Long before Gabe Miller was a Travel Daddy, he was a Travel Son. Growing up in Ann Arbor, Michigan during the early 1980s, he was exposed to the town’s intellectual, hippie aesthetic before becoming functionally bipedal. He had barely shed his lanugo by the time he began to travel, going on modest trips that were nonetheless profound. His wife is equally passionate about traveling, and together they’re sharing new adventures with their baby boy. From the day of their son’s birth, they’ve rejected the idea that having a child means staying indoors with the blinds drawn. They take him everywhere they go, and his smiles are proof that he’s perpetually prepared for adventure! Gabe and his family currently reside happily in the small rural town of Dundee, Michigan. Gabe has a B.A. in English and works as a middle school English teacher. Connect with Gabe on Twitter as @thetraveldaddy.

  1. My kids were patted, carried around and fussed over quite a bit when they were little and it never bothered me. I always figured if it made someone happy to hold my baby for a couple of minutes then that was fine by me and the girls always lapped up the attention. I can certainly see how other parents would be bothered by the touching though.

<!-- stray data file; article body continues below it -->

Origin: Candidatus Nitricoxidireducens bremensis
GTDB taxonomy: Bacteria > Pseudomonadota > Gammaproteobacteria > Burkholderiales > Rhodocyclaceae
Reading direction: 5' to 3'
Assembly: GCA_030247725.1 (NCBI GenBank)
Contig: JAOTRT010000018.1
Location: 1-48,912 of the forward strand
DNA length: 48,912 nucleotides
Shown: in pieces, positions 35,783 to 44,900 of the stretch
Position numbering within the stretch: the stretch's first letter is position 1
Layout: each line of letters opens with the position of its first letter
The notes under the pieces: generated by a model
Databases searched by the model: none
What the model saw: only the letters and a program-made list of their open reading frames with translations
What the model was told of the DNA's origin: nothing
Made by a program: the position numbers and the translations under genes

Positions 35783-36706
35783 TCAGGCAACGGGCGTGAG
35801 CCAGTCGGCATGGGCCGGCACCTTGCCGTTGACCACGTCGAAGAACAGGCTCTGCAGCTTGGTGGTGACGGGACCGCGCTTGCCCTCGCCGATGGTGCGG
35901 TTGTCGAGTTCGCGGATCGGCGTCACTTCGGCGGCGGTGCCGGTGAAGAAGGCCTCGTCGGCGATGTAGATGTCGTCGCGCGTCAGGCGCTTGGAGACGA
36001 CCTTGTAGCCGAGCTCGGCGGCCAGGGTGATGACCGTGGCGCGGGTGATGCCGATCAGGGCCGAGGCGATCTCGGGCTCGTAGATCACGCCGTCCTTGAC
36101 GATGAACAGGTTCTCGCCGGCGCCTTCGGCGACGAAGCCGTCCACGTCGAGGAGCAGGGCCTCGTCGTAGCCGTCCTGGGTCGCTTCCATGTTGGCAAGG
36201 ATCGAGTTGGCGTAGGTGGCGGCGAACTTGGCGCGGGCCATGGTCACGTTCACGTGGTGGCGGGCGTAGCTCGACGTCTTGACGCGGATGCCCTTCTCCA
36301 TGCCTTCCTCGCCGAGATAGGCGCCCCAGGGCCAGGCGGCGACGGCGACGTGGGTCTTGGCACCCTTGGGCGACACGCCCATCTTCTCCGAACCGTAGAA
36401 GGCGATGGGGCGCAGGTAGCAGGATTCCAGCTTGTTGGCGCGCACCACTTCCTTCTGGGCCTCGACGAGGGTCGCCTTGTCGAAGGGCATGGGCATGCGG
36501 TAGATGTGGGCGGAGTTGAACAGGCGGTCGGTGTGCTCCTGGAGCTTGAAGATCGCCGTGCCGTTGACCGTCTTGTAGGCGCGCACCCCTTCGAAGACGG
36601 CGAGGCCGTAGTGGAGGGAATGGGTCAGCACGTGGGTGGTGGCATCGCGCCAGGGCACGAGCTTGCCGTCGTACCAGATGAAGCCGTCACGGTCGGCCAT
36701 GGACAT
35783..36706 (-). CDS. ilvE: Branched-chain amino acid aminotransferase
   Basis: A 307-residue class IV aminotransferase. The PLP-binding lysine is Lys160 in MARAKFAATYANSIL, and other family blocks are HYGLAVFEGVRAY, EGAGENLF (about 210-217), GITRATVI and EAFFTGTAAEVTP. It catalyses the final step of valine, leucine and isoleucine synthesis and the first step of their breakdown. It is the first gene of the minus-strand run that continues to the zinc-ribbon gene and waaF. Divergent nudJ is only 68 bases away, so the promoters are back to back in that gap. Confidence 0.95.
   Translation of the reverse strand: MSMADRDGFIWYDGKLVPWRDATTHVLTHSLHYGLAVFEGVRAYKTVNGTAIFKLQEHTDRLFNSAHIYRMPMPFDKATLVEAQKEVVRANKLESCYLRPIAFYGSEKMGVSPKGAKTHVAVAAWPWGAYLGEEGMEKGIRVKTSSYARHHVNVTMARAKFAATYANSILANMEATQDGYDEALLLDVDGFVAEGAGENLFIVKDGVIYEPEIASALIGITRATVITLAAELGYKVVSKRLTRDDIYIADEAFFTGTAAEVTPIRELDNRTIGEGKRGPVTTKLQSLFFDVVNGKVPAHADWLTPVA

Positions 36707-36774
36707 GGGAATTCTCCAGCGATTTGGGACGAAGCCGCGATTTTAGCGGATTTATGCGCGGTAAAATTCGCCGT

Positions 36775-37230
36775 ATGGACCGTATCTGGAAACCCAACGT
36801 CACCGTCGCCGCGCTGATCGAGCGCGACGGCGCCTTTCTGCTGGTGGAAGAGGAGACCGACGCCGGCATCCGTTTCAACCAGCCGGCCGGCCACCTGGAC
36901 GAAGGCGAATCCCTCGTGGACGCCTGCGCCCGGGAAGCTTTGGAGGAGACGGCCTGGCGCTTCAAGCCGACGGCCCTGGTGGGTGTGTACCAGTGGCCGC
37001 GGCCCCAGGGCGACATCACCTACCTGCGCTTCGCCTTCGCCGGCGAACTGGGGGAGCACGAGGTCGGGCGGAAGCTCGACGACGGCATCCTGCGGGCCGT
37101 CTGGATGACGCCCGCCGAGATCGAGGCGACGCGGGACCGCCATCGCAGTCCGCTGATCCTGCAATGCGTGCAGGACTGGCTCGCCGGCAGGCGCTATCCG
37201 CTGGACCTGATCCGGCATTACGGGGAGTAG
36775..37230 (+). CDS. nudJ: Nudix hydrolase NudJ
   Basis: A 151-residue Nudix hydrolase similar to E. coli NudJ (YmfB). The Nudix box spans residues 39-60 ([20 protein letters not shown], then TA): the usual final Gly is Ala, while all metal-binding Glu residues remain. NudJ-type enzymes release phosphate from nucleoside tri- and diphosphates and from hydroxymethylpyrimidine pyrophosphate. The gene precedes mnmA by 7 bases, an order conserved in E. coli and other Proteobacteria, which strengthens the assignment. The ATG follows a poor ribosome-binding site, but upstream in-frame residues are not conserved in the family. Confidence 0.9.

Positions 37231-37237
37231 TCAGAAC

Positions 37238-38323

2. Strangers touching your baby or grandchild? In my opinion it’s wrong on every level. “Hands off” is the best policy.

  3. Gabe Miller, The Philosophical Travel Daddy says

    Lisa, your perspective seems a healthy one. A lot of parents use different approaches in accordance with the situation. Helen, there are indeed a lot of levels to this issue.

  4. In these situations, I use what I like to call “the mirror technique.” Whatever the stranger looks like he’s about to do, I make a move to do to him/her. For example, if a person reaches out to touch my daughter’s face, I reach out to touch his/her face. It creeps people out but if my globe-trotting daughter avoids unneccesary germs from foreign countries because of it, it’s 100% worth it!

    • Colleen Lanin, The Travel Mama says

      Mandi – OMG, that’s hillarious! What a great tip for keeping strangers’ hands at bay!

  5. Gabe Miller, The Philosophical Travel Daddy says

    A novel solution, Mandi. I reckon it’d be quite effective, somewhat like an improvised mime.